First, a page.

Treatment Action Group’s leader Mark Harrington did not mince words Saturday at a consultation meeting on HIV and tuberculosis (TB) co-infection preceding the 2012 International AIDS Conference in Washington.
Promoting TAG’s collaborative effort calling for “Zero TB Deaths, Zero New Infections, Zero Discrimination and Stigma,” Harrington was an invited panelist asked to discuss progress and success of TB/HIV collaborative activities in the global context. He spoke alongside the likes of Ambassador Eric Goosby of the Office of the Global AIDS Coordinator and head of the National Institute of Allergy and Infectious Diseases at the National Institutes of Health Anthony Fauci, MD. TAG’s zero campaign doesn’t have a timeline attached to it, Harrington said, because, “We want to get to zero as fast as possible.”
“Sorry Eric, the president screwed you this year…” Harrington said, referring to the $550 million cut the president proposed in his fiscal year 2013 budget request to Congress for the President’s Emergency Plan for AIDS Relief (PEPFAR) program – arguably one of the most successful global health programs ever. The administration justified the cut because of a half-billion-dollar logjam of PEPFAR funding that has accumulated over the nine years since the program started, funding which is currently stuck in-country and that had not yet reached the people who need it.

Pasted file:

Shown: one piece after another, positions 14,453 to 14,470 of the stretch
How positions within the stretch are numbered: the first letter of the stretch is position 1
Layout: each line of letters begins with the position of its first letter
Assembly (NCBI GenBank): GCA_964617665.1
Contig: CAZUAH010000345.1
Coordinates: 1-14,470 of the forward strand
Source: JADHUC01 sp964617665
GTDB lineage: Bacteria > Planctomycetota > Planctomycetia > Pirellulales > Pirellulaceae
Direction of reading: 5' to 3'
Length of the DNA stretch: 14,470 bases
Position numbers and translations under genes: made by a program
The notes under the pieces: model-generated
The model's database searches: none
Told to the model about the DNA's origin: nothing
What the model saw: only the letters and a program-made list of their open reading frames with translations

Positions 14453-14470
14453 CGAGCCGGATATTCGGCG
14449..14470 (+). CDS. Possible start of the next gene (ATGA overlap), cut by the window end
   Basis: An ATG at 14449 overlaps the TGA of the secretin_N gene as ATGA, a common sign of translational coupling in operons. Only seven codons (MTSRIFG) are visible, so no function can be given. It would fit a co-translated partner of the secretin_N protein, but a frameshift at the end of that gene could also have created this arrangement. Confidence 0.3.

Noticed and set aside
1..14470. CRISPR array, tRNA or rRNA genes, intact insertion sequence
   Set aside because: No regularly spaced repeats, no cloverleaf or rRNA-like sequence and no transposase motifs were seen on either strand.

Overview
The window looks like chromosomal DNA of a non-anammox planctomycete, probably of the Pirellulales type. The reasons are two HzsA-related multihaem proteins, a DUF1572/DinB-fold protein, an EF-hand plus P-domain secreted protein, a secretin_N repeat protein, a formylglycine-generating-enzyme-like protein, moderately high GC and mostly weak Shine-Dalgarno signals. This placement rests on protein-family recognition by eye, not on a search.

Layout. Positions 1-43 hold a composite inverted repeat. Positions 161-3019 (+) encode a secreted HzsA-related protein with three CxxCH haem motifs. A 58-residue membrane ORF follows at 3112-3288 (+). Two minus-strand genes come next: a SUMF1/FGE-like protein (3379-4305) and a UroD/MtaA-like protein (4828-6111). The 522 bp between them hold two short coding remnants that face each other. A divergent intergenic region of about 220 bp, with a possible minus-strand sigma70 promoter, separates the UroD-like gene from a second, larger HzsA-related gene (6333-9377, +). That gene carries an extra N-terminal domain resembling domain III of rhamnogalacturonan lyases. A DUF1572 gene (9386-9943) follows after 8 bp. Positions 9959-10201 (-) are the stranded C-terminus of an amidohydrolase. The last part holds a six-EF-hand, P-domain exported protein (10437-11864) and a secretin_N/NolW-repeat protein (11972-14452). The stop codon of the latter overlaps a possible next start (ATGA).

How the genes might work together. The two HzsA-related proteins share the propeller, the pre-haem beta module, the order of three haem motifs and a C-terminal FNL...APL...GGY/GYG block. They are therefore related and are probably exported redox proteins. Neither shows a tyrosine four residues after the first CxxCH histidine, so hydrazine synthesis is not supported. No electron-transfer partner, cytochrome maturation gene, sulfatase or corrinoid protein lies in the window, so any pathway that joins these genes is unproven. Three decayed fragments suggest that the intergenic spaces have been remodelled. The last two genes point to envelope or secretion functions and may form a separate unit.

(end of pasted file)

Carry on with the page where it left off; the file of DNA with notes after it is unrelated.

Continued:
“Why don’t we use the extra money on expanding treatments, or buying more GeneXpert [MTB-RIF rapid TB diagnostic machines]?,” Harrington asked the audience of scientists, activists, program managers and clinicians. “Perhaps this is the reason [Obama] is too scared to show his face ‘in vivo’ at [the International AIDS] Conference.”
Harrington made the argument that the TB community needs to speak out and be just as vociferous as the AIDS community was and is in order to muster the international political attention needed to successfully combat the disease. Can you imagine the AIDS community sitting by quietly if there were a cure for HIV infection but 1.7 million people continued to die every year from the disease, he posited.
Harrington stressed the need to change the supply chain management structure for TB drugs in order to get more medication to those who need it, and highlighted the urgent need to address stock-outs of isoniazid (used to both treat and prevent TB infection) occurring presently in the United States.